Happy Christmas y’all – I hope those of you that celebrate Christmas are having a fantastic day, spending it with people you love, and reflecting on the things that matter in your life.

For those that don’t celebrate Christmas, I hope you’re having a lovely time anyway!

I’m spending it in Somerset with my family, which is rather fun – it’s the first time I’ve been around kids on Christmas morning for quite a while, and it definitely takes on a whole other angle… My usual ‘grown up’ Christmas is usually just a day to relax and think about the birth of Jesus – this is the first year for ages that I’ve missed the Christmas eve and Christmas day services at St Luke’s, and it feels kinda strange, but it is lovely to see the kids down here.

Just watching Robert Beckford’s fascinating ‘Secret Family Of Jesus’ documentary – his program last year on ‘Who Wrote The Bible?’ was probably the best bit of TV I’ve ever seen on Christmas day, and this one’s pretty damn fine too.

Peace, in the name of the Prince of Peace (don’t you just wish that all those world leaders who claim to be Christians would remember that they are supposed to be following the Prince Of Peace?) xx

World AIDS day… (two days late)

Friday was World AIDS day. A day that shouldn’t have to exist, shouldn’t have to be marked. But it does, because AIDS is spreading, particularly in the developing world, and is destroying entire countries, as huge sections of the population are wiped out.

Every 11 seconds, someone dies an AIDS/HIV-related death. That’s a lot of deaths. Many of which are preventable, if only the right drugs were available. That they aren’t is a blot on the collective conscience of the world’s developed nations that as this quote from the president of World Vision highlights, is our own preventable holocaust –
“I believe that this could very well be looked back on as the sin of our generation. I look at my parents and ask, where were they during the civil rights movement? I look at my grandparents and ask, what were they doing when the holocaust in Europe was occurring with regard to the Jews, and why didn’t they speak up? And when we think of our great, great, great-grandparents, we think how could they have sat by and allowed slavery to exist? And I believe that our children and their children, 40 or 50 years from now, are going to ask me, what did you do while 40 million children became orphans in Africa?” — Rich Stearns, President of World Vision, US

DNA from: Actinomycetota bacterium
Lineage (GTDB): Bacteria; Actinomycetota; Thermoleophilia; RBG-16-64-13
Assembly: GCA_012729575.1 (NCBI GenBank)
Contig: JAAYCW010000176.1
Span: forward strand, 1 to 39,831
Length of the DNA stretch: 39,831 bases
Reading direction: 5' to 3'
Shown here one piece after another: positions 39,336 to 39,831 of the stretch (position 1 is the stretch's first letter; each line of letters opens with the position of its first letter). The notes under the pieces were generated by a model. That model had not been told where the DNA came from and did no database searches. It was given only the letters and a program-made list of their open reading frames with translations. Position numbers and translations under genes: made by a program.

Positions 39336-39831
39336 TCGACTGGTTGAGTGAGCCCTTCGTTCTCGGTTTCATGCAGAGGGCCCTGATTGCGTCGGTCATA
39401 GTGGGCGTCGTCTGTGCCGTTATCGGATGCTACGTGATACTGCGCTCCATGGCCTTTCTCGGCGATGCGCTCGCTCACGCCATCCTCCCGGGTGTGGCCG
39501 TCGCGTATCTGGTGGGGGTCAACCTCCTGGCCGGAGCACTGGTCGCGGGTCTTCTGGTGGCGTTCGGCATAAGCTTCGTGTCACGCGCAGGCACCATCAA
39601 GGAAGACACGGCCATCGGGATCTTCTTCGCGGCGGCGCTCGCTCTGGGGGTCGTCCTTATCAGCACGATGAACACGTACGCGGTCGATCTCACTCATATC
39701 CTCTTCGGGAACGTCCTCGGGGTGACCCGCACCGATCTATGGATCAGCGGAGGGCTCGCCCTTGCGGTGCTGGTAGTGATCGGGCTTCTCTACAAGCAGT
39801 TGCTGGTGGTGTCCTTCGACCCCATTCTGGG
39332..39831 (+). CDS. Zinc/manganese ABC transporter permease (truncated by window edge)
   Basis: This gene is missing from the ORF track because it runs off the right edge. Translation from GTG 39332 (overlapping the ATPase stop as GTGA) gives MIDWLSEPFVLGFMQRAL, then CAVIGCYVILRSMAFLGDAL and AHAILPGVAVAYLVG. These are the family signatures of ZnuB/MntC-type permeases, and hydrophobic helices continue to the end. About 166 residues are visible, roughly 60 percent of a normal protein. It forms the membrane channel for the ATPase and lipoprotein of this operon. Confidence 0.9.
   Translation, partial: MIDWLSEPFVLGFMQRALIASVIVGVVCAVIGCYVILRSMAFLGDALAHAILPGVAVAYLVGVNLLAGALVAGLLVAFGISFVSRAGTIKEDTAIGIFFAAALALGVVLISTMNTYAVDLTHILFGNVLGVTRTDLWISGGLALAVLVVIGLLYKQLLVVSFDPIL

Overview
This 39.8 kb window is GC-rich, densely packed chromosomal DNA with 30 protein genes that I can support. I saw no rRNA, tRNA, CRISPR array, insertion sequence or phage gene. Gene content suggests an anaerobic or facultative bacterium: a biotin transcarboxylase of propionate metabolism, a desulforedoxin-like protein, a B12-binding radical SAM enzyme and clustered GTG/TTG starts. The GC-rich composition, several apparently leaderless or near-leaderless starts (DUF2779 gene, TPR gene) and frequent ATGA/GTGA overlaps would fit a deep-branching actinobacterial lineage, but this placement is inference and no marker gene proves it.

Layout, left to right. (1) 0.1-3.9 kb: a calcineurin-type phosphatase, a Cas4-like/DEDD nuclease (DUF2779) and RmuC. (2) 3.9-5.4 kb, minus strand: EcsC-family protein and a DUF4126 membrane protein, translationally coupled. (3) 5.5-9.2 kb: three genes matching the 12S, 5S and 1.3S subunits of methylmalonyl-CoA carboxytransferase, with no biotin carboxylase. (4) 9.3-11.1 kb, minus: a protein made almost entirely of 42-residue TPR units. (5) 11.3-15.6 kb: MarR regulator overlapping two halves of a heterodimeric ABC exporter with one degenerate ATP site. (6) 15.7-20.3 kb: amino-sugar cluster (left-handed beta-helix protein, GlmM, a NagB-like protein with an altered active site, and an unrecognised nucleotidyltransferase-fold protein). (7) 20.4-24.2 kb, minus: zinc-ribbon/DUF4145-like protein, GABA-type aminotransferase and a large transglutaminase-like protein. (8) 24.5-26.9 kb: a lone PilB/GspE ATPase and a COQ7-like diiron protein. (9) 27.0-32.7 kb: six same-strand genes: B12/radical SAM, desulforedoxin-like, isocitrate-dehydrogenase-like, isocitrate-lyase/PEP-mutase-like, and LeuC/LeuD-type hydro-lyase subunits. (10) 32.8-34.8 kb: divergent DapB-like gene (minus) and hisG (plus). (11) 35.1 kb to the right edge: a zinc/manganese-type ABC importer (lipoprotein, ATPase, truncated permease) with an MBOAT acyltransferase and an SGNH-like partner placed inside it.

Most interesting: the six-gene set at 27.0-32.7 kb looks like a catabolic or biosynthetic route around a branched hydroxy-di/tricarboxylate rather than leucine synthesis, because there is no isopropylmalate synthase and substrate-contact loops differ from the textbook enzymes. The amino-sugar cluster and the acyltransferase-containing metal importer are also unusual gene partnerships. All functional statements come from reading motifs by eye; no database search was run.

There are lots more quotes about AIDS here – we used quite a few of them in a service for World AIDS Day in the Soul Space service at St Luke’s this evening. It’s sobering, challenging, and enraging all at the same time. How is this still happening? Fortunately, there are organisations that are doing something, right here in London, as well as around the world.

Support, donate, campaign, pray, write letters, volunteer.

Greenbelt 365

It never ceases to surprise me, despite having been at St Luke’s for very nearly 10 years, that when I get back from Greenbelt, I no longer have that sinking feeling that it’ll be 361 days before I encounter that kind of intelligent, passionate, grown-up, messy, engaging, cuddly spirituality again. It for my first few years at GB, there was a rather large disconnect between the model of church I was witnessing week in week out on a sunday, and what was happen over the August bank holiday in a field in Northamptonshire. Like it has been for so many people I know, Greenbelt was entirely integral and vital to my developing into a human being, helping me deal with increasing levels of discomfort at what was happening in the various churches I attended, and also providing me with the link between social and political activism and faith. Greenbelt has always been about the intersection of the arts, spirituality and social activism – using the arts to reflect on what our spirituality compells us to do in the face of a world of wonders that’s being fucked over in so many ways. What to do when the majority of God’s children are struggling for clean water and food, while the few are dying from fast food addiction.